A decade on from their first collaboration, director Paul Thomas Anderson and actor Daniel Day-Lewis reunite for another tale driven by strong personalities, power struggles, and personal obsession.

Set in 1950s London, Phantom Thread follows Reynolds Woodcock (Daniel Day-Lewis), a fashion designer who makes clothes for high society and even royalty on occasion; a meticulous craftsman, with a precise routine and method. One day he meets Alma Elson (Vicky Krieps), a waitress at a sea side restaurant, and is instantly infatuated with her. She joins Reynolds and his sister Cyril (Lesley Manville) at their London home, and is soon assisting him & modelling his clothes. As much as she inspires Reynolds, she also disrupts his work, and tension soon brews between them.

Phantom Thread is, at its centre, a story of artistic obsession, and the drive for aesthetic perfection. Alma might inspire and fuel Reynolds’ creativity, but she also upsets his working practice and detailed methodology, her requests for attention seen by him as inconsiderate and intrusive distractions.

At the same time Alma asserts her right to exist as more than just an ornament in a decorated but functional household. It is this battle of wills that forms the film’s dramatic centre. Like with There Will Be Blood and The Master, Anderson has placed two contrasting characters together and allowed the tensions to play out. Compromise is something that Reynolds is yet to learn, as he tries to uphold a masculine control over Alma and the household.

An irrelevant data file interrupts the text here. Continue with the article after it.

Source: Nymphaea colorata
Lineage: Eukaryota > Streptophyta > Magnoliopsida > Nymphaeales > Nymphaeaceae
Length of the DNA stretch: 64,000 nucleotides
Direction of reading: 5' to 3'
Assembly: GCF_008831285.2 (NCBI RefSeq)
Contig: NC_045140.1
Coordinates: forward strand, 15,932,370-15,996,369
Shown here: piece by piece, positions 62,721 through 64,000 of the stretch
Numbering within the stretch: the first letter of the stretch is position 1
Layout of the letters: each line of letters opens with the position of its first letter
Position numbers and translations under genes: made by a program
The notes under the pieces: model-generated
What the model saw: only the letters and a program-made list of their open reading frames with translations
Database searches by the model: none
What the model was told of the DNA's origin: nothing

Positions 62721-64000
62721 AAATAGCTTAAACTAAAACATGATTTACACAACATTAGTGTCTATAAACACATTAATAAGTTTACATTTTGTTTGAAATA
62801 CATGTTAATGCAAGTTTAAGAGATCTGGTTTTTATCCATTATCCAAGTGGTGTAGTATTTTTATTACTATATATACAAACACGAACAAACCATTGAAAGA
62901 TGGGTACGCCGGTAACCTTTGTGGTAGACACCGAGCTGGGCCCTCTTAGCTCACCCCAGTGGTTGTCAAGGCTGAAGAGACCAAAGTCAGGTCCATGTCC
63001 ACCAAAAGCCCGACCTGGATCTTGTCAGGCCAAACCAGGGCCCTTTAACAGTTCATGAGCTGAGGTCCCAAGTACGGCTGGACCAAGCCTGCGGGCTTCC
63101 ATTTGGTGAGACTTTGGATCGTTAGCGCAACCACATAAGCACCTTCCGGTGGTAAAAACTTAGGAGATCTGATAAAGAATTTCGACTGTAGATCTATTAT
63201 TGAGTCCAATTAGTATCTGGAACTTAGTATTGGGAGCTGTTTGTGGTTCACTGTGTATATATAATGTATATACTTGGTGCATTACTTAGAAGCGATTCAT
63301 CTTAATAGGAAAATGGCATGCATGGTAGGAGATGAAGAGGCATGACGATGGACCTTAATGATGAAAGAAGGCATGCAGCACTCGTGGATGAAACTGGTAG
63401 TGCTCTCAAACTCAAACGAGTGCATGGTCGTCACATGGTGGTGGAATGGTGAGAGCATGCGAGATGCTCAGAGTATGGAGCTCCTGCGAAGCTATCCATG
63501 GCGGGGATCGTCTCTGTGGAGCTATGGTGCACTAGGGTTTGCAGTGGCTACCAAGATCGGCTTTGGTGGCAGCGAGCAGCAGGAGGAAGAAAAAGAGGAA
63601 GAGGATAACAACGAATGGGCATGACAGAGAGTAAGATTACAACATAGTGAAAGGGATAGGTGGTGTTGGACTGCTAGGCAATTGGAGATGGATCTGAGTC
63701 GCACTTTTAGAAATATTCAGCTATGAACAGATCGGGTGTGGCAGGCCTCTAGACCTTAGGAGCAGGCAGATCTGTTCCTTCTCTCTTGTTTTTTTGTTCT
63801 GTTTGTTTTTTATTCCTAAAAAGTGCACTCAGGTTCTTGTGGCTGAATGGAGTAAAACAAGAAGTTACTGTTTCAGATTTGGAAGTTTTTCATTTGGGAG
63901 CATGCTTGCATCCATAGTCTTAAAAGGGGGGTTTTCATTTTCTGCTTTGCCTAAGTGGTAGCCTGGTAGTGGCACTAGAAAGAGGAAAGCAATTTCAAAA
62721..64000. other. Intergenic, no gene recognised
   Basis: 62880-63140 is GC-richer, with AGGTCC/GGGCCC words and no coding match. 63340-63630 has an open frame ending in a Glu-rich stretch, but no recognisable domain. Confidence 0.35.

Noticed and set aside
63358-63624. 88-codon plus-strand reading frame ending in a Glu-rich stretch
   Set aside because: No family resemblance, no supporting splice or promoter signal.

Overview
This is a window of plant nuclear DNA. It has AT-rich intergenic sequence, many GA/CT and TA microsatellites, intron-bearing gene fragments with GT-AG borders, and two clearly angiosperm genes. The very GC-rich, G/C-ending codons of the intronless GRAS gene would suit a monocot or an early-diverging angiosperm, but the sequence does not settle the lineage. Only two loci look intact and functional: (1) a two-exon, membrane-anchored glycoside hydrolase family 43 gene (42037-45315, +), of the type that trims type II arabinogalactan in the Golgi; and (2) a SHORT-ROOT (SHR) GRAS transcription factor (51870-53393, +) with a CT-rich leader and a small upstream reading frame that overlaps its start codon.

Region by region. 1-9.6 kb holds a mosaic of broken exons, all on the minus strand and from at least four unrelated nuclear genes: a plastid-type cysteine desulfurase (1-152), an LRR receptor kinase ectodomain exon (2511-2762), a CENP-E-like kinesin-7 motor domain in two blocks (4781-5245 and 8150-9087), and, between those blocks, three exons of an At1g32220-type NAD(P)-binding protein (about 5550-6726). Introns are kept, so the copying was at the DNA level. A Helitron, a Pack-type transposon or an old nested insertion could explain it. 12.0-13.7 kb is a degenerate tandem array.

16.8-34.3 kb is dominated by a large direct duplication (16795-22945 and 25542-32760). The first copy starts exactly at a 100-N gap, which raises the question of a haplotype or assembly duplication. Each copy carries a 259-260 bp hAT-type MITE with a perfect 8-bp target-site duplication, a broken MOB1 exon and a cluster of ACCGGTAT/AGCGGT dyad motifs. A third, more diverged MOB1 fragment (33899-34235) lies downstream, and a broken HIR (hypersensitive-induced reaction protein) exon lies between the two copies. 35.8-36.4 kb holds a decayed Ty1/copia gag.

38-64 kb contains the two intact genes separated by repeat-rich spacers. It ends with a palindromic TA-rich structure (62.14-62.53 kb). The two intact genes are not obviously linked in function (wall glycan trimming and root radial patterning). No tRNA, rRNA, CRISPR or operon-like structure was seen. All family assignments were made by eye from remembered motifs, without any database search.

There is an elegant appearance and surface to everything in the film. It is beautifully shot, with a purple hue to the cinematography that gives proceedings a cool and delicate feel. The score – from Radiohead’s Jonny Greenwood – is excellent, bringing a tension and rhythm to a story that has few twists or turns. His work will be familiar from Anderson’s previous three features, and this is another brilliant collaboration.

For all the superb qualities that the film possesses, I’m not convinced that Daniel Day-Lewis’ turn as Reynolds Woodcock really is the great final performance that some are suggesting. His acting method and the way he immerses himself in each role is well documented, but there are times when he struggles to deliver the dialogue convincingly. On several occasions his performance brought laughter from those at my screening. Reynolds, in part due to his complete lack of self-awareness, can be ridiculous at times, and slightly hard to believe in – not even a fashion designer can pull off purple silk pyjamas, a waistcoat, and tweed jacket.

Anderson’s dialogue has always been evocative and memorable, but this time round there are a number of lines that feel out of place. His previous work has been steeped within American mythology and history, yet it is clear that he does not have the same understanding and grasp of period and setting that he displayed so well with There Will Be Blood, The Master, and Inherent Vice. These films took place within a very precise time and place, but Phantom Thread is vague when it comes to these notions. It is meant to be set during a very specific time, but instead the green squares and London brick houses do not look too different from the city we see today. It is missing period details, and there is even a moment when a very 21st century looking sign for UCL can be spotted in the background of a shot.

Phantom Thread is full of many beautiful images and memorable moments, but didn’t grip me the same way Paul Thomas Anderson’s previous films have. Despite its many virtues, it feels more like a minor film from the leading American director of his generation.

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